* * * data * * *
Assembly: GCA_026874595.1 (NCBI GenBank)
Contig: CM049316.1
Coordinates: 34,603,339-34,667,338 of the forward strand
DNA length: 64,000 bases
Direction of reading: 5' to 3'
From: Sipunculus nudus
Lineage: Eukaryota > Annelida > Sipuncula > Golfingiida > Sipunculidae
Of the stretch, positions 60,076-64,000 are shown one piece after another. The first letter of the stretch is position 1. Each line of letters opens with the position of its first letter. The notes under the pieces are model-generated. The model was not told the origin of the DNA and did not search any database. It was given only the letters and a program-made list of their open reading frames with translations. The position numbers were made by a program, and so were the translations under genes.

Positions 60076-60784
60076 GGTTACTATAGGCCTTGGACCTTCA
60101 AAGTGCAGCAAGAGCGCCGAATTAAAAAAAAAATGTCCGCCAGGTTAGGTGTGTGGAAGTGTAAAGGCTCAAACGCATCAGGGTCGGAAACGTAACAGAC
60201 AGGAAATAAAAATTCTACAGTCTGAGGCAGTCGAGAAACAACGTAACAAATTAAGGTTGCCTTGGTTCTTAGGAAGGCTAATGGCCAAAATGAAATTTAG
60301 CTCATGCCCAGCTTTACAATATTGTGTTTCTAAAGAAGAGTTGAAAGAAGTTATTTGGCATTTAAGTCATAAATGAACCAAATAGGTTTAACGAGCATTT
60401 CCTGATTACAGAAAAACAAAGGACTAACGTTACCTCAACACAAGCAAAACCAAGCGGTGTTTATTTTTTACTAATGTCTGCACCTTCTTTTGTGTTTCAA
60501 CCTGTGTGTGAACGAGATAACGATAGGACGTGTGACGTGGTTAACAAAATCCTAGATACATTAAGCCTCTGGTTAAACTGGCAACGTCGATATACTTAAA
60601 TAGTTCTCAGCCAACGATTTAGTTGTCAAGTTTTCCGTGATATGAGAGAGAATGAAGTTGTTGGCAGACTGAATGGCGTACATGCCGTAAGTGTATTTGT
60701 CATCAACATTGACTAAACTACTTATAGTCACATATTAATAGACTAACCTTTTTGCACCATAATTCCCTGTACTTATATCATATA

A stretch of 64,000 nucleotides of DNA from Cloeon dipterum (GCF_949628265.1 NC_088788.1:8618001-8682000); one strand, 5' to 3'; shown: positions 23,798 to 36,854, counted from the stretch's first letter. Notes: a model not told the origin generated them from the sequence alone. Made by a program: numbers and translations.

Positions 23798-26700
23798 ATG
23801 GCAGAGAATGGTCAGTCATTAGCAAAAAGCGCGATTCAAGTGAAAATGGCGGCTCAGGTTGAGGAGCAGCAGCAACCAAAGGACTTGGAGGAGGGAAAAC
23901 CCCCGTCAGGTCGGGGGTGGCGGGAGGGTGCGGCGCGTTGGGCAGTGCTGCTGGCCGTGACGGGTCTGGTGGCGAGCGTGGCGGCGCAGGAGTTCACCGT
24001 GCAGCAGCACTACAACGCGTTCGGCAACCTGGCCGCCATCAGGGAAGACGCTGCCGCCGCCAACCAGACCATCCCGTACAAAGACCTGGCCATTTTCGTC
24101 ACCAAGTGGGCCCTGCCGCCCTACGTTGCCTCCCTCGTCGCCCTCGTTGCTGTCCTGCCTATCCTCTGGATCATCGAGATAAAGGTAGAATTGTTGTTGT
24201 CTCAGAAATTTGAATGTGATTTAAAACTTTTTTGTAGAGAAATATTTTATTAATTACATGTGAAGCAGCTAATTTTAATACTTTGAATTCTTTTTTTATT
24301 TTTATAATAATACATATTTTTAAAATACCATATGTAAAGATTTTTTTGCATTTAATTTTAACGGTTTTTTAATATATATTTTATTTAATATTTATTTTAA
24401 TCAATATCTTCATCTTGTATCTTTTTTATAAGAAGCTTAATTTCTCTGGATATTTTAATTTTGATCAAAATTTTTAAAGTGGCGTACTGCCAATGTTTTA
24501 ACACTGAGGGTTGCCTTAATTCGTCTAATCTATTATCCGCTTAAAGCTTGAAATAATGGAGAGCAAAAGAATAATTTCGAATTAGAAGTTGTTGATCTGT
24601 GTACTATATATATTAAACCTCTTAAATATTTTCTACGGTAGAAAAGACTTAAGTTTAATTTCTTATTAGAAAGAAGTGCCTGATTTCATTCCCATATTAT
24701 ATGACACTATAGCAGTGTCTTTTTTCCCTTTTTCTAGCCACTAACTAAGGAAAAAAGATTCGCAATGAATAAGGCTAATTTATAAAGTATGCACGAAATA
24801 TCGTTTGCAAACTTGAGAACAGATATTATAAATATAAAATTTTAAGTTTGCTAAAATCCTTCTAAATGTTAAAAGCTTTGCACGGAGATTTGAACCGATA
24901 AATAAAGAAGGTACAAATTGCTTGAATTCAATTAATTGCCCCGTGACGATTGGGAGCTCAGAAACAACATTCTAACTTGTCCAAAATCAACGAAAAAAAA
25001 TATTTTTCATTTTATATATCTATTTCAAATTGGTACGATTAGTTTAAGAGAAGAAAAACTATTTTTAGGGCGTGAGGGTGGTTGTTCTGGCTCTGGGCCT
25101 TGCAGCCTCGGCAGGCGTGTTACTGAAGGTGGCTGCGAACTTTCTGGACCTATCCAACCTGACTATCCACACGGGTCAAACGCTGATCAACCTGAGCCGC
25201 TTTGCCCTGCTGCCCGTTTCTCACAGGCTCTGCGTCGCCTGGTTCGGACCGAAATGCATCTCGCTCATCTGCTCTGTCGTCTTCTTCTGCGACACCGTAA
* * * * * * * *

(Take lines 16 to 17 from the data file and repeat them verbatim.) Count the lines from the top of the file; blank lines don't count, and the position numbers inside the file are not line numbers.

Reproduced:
60601 TAGTTCTCAGCCAACGATTTAGTTGTCAAGTTTTCCGTGATATGAGAGAGAATGAAGTTGTTGGCAGACTGAATGGCGTACATGCCGTAAGTGTATTTGT
60701 CATCAACATTGACTAAACTACTTATAGTCACATATTAATAGACTAACCTTTTTGCACCATAATTCCCTGTACTTATATCATATA